disintegrate \ ˌdis-ˈin-tə-ˌgrāt \ verb
1. break into parts, elements or components
2. lose cohesion or unity
3. cause to undergo fission or lose particles, stored charge, magnetic flux or current
The word disintegrate has appeared in 27 articles on NYTimes.com in the past year, including on Oct. 19 in “From the Underworld to Our World: An Opera About Frida and Diego” by Thomas May:
The opera is replete with references to the pre-Columbian Mexican culture and folklore that so profoundly inspired Kahlo and Rivera. The realm where the departed souls reside is depicted as Mictlan, the Aztec underworld. Access back to the world of the living for the Day of the Dead ritual is controlled by Catrina, a trickster figure.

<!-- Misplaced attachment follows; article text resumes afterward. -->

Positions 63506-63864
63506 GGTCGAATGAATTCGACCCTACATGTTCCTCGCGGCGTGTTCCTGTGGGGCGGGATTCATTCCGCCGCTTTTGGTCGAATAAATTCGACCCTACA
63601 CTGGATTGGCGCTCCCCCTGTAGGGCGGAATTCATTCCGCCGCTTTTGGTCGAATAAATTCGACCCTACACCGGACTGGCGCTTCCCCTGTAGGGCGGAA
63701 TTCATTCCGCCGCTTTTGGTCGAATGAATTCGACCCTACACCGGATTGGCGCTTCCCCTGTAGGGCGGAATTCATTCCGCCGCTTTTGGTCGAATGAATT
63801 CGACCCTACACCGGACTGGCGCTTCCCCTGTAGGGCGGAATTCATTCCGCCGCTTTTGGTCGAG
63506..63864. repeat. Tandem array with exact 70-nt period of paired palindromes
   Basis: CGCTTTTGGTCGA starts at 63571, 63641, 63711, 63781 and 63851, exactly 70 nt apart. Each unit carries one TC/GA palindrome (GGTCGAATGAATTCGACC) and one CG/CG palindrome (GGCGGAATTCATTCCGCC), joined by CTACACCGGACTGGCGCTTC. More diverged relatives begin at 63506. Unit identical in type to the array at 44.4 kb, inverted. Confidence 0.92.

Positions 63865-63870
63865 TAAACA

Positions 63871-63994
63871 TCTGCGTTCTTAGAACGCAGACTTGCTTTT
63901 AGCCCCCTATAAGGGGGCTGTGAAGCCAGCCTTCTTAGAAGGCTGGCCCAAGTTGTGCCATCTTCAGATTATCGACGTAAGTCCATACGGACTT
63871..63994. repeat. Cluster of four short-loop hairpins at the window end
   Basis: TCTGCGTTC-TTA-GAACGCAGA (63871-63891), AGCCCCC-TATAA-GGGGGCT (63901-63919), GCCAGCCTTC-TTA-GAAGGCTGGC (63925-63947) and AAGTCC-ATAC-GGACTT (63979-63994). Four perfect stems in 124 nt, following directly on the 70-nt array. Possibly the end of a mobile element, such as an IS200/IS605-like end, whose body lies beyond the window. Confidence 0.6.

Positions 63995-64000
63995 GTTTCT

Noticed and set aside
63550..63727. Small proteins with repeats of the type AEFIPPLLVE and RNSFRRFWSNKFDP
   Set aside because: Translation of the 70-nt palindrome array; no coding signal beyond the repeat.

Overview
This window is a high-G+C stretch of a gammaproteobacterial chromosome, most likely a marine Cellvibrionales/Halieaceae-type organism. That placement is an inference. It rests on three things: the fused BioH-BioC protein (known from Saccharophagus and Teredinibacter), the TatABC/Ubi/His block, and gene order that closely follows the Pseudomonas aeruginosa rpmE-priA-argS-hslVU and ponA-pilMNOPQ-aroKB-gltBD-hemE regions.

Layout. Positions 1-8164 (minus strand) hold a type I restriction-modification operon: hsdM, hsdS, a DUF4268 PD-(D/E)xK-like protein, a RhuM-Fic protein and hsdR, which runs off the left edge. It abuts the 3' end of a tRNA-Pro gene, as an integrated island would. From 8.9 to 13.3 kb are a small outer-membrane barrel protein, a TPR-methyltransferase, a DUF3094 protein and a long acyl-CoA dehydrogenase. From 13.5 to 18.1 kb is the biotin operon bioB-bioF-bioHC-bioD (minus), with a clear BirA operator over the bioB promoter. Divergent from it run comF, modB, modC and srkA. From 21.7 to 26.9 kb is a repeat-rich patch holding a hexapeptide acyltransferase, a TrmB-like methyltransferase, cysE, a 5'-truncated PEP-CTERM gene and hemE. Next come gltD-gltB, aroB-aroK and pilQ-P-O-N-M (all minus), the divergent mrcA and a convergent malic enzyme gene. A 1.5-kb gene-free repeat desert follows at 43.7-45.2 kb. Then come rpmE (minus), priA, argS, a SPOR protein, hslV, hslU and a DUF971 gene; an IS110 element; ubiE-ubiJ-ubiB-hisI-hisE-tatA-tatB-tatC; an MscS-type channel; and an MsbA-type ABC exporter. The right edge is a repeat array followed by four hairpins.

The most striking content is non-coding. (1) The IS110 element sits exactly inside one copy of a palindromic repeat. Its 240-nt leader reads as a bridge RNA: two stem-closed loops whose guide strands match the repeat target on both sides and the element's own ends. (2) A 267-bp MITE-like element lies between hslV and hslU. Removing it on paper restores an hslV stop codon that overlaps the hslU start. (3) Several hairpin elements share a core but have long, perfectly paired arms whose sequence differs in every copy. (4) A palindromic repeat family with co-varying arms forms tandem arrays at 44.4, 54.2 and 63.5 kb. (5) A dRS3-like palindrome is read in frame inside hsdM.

Catrina also serves as the mouthpiece for the wit that leavens Cruz’s poetic, magic realism-inflected text. “Nothing illustrates the Mexican sense of humor and irony toward death more than the sugar-candy skulls that are made for the festivities of the Day of the Dead,” Cruz said, “as if death were sweet to eat and it can disintegrate in our mouths.”
Daily Word Challenge
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